As I’ve mentioned many times already, this is my first year signing up for a Community Shared Agriculture program. At the start of the summer, I paid into the program from a nearby farm, then every Wednesday I pick up a box of vegetables that’s brought into town from that farm. It’s the best way to get farm-fresh goods without going to a market or the farm itself. It has been a HUGE benefit to have throughout this whole chemotherapy experience. For one, it saves me from going to the crowded and germ-infested market. But most of all, the vegetable box has forced me to eat vegetables when I want to eat them the least, but need them the most.
And on Sunday, my sister and I got to tour the farm!
In about half the time it took me to commute to work in Toronto, my sister and I arrived at Amarosia farm in the small French town of Grande-Digue, New Brunswick. I like that math.
We arrived to 26 different kinds of tomatoes on display for those of us participating in the “open house.”
I thought this was so cool! I tried tastes of all of them, my favourite being the black cherry tomatoes. Super sweet and the perfect size for popping in your mouth.
Then we walked all over the farm learning about the crops, how they’re harvested, and the ins and outs of organic farming.
A lot of people were surprised by how many weeds there were between the crops. Best quote of the day came from the farm owner who said “Weeds are only a problem if you make them a problem.” Touche.
Carrot eaten straight from the ground – so good!
I’m actually not that interested in farming and gardening myself, but the whole thing fascinated me because I love food so much. I liked seeing first hand where the vegetables I’m eating are coming from and what they look like before they make it to my weekly vegetable box. It makes me feel that much better about putting them into my healing body.
Apart from being interesting, it was just a gorgeous day to be outside in the countryside. Once the tour was over, I wanted to check out the water off in the distance!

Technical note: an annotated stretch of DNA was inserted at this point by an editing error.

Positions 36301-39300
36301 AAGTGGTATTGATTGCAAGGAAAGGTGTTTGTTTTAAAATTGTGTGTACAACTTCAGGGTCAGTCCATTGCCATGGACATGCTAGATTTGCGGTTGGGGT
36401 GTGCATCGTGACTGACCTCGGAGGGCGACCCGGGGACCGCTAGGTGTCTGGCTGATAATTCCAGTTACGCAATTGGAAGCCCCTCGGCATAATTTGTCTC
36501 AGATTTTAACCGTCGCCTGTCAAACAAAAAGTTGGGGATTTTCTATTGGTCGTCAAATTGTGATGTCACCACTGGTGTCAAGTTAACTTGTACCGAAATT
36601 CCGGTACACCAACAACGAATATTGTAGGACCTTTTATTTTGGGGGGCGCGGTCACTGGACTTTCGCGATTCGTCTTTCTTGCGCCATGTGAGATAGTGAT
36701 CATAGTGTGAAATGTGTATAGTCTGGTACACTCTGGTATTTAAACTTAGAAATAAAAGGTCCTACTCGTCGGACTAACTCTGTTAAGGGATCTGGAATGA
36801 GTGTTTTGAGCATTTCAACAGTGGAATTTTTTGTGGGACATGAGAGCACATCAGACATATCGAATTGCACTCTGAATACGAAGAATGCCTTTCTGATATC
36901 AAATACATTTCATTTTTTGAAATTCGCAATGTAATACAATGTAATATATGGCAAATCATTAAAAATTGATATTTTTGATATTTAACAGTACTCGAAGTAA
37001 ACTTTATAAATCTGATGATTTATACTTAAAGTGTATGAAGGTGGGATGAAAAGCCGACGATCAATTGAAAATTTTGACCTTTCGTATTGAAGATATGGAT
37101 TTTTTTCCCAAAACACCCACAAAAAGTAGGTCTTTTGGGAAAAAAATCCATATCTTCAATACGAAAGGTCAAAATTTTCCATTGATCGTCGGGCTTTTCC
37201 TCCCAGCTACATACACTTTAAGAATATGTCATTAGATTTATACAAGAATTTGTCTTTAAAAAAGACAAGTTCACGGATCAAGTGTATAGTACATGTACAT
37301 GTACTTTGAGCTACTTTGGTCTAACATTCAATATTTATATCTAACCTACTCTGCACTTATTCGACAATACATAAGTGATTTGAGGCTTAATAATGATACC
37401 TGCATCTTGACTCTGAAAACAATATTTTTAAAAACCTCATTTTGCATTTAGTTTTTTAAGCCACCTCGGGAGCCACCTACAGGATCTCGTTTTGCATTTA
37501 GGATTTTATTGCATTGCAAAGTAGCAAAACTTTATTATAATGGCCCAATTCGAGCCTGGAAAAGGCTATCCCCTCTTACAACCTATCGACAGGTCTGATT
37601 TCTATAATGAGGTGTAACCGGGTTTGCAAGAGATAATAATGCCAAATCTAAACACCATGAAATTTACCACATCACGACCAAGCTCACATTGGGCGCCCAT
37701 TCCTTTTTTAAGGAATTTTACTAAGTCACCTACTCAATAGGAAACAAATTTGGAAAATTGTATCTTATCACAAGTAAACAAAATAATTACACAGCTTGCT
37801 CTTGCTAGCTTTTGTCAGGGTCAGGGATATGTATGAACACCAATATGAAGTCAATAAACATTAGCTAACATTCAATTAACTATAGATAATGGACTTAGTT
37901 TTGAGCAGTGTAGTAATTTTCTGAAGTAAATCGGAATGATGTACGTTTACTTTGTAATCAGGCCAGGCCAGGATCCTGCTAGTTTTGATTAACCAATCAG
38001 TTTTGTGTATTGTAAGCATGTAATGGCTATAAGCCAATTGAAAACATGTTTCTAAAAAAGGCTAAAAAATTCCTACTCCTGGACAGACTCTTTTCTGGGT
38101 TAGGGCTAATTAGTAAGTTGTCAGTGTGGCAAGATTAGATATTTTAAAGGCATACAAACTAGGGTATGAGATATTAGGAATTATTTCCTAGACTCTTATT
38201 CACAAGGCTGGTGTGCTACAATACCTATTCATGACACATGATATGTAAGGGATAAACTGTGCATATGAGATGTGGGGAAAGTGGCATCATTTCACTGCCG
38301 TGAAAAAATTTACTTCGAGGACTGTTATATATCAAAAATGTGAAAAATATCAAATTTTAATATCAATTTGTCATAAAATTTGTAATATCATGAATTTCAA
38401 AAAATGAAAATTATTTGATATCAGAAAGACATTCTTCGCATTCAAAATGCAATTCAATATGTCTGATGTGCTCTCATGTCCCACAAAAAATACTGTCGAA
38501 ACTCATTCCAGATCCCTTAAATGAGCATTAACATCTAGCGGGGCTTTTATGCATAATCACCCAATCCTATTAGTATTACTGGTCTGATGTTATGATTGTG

The Northumberland Straight, same body of water my cottage is on.
What is happening in this photo? I love ridiculous candid shots like this.
Also a good example of how I still can’t straighten my broken left arm. I always look like a tool.
Some extra goodies brought home from the farm! That giant german striped tomato is destined for toasted tomato sandwich glory.
Some other things I’ve been doing with the CSA goodies…
Double Tomato Bruschetta using this recipe as a guide. What makes it special is there are sundried tomatoes added to the mix. It was killer.
Toasted on multigrain baguette, topped with CSA green onions and goat’s milk feta cheese.
We’ve also been getting a ton of cabbage, which I love. Instead of making the same ole coleslaw, this week I cooked the red cabbage.
My family has been eating at a lot of German restaurants lately (we are part German after all). So I wanted to go the cooked route when I saw it in this week’s box. I opted for this Martha Stewart recipe over a more traditional German recipe though. Just because I like the idea of apples in it too.
Served with my dad’s bbq pork chops, mashed potatoes, and green beans.
Overall, I’m really happy my sister and I decided to go despite the chemo fatigue that day. If the farms outside your community host “open house” days, I highly suggest you check it out! I’m always so interested in the preparation process of food, it was neat to see just how important the growing process is too.
Remember when this was a food and exercise blog?
Well I still do those things! Just on a much, much smaller scale.